It’s this type of thing that used to cause OS updates to take multiple years between releases. With Apple changing to an annual release cycle, it’s not going to be surprising at all if there are certain features that still take multiple years to complete, but that doesn’t mean Apple should withhold all other completed features in the meantime so from now on they aren’t.

  • hanhothi

    I don’t have this problem with my multi monitor Windows7 set up. I can save as without any problem too! It is this sort of “it just works” that I can well do without thanks.

    My Windows7 set up, that I built myself so it has exactly the hardware I want, doesn’t crash either. I don’t have to install a second operating system on top so I can run the software I need. It looks great when I watch a 3D movie on my 42 inch 3D screen. Oh yes!

  • Boris

    I’d say that almost ALL aspects of windows operating in MacOS have to be improved. I like my Mac, but lack of single and well-thought approach to windows manipulation makes me sick. Beside a problem mentioned above:

    1. You have Minimize button but you can’t see minimized windows with Cmd+Tabbing (only with idiotic Cmd+Alt+Tab)! WTF? Are those microscopic tiny buttons the primary way I should hide my windows?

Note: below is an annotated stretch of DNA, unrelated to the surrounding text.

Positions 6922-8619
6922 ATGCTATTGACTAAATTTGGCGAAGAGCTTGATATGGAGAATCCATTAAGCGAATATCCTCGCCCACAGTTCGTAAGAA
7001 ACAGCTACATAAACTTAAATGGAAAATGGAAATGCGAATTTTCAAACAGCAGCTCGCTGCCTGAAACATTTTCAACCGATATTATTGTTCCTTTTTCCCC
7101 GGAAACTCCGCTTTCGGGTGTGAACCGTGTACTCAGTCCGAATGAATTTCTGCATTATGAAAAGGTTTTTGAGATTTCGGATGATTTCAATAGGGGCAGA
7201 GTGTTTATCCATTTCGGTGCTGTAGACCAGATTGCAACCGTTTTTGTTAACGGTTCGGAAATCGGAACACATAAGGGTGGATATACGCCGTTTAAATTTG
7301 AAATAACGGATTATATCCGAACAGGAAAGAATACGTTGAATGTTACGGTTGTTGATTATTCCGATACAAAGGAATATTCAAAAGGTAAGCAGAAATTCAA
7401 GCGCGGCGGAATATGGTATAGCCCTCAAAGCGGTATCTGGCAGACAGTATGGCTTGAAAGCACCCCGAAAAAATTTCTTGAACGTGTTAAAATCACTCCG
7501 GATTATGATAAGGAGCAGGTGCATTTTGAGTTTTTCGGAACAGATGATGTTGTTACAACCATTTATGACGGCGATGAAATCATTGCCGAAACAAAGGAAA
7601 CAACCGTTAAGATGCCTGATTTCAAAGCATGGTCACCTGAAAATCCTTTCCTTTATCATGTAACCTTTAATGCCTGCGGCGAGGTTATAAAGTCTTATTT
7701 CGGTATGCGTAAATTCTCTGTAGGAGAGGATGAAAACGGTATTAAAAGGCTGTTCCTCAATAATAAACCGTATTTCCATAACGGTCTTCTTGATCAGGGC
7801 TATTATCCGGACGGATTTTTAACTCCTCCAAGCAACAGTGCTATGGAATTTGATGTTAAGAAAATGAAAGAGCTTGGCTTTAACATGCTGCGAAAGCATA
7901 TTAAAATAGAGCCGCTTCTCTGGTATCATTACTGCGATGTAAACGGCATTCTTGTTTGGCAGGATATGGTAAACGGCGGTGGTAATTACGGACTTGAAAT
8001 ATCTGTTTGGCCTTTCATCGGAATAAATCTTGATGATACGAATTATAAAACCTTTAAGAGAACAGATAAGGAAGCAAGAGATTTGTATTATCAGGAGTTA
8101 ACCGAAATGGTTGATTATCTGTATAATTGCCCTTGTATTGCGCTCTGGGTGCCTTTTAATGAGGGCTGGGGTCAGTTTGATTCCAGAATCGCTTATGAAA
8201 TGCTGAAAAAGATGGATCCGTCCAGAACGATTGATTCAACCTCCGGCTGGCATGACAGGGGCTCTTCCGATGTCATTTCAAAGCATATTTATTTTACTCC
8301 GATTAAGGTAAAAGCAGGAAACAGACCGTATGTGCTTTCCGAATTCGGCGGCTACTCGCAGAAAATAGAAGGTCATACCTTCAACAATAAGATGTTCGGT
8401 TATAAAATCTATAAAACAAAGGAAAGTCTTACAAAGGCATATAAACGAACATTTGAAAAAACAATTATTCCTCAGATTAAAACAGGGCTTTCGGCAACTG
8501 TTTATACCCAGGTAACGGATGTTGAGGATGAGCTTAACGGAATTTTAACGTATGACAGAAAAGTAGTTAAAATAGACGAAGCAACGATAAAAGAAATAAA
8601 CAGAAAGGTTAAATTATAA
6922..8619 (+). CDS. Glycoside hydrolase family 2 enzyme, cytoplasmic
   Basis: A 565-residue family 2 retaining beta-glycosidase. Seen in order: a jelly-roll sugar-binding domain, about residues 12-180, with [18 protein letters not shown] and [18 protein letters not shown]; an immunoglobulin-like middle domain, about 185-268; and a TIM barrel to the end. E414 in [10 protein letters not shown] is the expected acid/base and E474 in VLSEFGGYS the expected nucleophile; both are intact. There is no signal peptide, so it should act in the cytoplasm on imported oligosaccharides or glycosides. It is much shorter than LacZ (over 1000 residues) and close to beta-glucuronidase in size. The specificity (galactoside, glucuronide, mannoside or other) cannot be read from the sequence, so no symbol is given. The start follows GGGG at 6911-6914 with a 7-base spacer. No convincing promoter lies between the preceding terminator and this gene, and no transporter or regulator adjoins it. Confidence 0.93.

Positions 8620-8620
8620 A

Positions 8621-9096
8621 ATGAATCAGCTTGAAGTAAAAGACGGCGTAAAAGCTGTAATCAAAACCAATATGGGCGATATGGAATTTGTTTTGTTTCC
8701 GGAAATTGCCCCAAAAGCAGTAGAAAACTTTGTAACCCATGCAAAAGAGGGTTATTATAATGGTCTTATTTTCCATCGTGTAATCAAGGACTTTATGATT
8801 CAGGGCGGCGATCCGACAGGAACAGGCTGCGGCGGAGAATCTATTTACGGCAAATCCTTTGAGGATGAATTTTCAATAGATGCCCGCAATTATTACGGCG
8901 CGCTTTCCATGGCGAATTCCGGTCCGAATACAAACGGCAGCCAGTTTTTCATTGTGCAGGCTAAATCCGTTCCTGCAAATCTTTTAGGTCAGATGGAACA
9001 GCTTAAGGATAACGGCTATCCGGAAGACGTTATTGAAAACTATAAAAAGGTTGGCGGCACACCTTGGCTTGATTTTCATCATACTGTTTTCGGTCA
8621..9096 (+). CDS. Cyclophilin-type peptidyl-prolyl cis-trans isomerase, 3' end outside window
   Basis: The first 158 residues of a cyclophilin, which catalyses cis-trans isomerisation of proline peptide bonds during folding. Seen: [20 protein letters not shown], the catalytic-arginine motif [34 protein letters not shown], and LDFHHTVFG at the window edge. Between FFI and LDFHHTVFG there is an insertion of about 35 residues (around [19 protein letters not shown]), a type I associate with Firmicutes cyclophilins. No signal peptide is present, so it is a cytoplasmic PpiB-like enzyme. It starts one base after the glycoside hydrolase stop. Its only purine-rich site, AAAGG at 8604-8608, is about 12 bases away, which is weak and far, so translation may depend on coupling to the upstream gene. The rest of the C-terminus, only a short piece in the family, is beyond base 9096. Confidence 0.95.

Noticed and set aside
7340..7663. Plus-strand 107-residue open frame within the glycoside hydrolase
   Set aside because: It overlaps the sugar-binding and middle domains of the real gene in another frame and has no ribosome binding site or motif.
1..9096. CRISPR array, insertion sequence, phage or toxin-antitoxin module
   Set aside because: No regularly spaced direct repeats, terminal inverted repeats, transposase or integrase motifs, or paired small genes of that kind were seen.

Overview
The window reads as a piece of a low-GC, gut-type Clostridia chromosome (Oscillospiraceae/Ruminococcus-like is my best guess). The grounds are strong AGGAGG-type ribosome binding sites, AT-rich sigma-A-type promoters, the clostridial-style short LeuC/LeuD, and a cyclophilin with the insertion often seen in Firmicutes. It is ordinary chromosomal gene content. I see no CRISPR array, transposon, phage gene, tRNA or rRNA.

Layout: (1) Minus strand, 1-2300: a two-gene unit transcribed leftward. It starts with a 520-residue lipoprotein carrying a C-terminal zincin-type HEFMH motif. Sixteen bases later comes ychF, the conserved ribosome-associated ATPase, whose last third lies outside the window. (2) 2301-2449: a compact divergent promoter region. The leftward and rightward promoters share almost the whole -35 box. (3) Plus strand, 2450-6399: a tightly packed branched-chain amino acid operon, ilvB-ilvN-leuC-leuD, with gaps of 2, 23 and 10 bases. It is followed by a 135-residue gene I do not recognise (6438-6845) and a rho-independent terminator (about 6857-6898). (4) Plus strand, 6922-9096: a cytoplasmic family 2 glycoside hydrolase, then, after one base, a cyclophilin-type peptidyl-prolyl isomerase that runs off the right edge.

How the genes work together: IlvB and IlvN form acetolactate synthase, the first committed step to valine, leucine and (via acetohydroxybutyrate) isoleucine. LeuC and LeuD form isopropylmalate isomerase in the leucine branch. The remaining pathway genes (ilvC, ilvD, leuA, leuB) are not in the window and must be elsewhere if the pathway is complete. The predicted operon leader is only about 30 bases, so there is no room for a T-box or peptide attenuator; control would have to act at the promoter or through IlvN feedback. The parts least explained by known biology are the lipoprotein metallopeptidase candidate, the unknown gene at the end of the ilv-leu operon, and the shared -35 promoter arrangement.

2. You got useful Cmd+H shortcut for hiding, but there’s no such button on program bar! And when I use Hide, it hides all my documents opened with that app!

    3. There’s no way to align windows by 27″ screen without third-part apps.

    4. It goes worst if I have my docs from single app opened on different virtual desktops…

    Usually I work actively with 4-5 apps, some of them have 5-6 docs opened. In MS Windows I would manipulate them easily with their simple “window = document” approach with keyboard only. It’s just no-brainer. In Mac OS it is a pain. It’s feels so archaic.

    Wake up, Apple! It’s 21 century with more than one document may be opened for a single app! You should rethink window-operating user interface COMPLETELY. Mission Control is a good move but problem issues lay much deeper.

  • Rens Verhoeven

    I emailed Tim Cook about xcode and he directed the email to the xcode department. I spoke with the manager there about the (bad) state of xcode 4 and helped him fix a couple of big bugs in xcode 4.4.

    I also asked him this question because someone I know want’s to use xcode alongside coda on 2 monitors. He told me it was something fundamental with the AppKit framework (read the framework used in every app). It had something to do with the menu/status bar. They’re working on it but the want to make sure it works with every app and doesn’t crash the app. I don’t know how long it is going to take them.

  • helenaglory

    @Solowalker, have you ever used “presentation mode” in Google Chrome on Snow Leopard? That is a pretty strong execution of how I’d like to see full screen apps work. Chrome takes up the entirety of the monitor it was in, but any other monitors stay as regular desktops. You can also still open apps in that screen if you want, which is particularly helpful with textedit and calculator. I think the basic issue is the first one you mention–that full screen apps create another space. I really find Desktops in Lion to be lacking as compared to Spaces in Snow Leopard. Personally, my question is why Apple decided to make such a radical change that dropped a significant amount of functionality.

  • rislas

    Do someone has the email of Craig Federighi? I need to escalate an issue with him.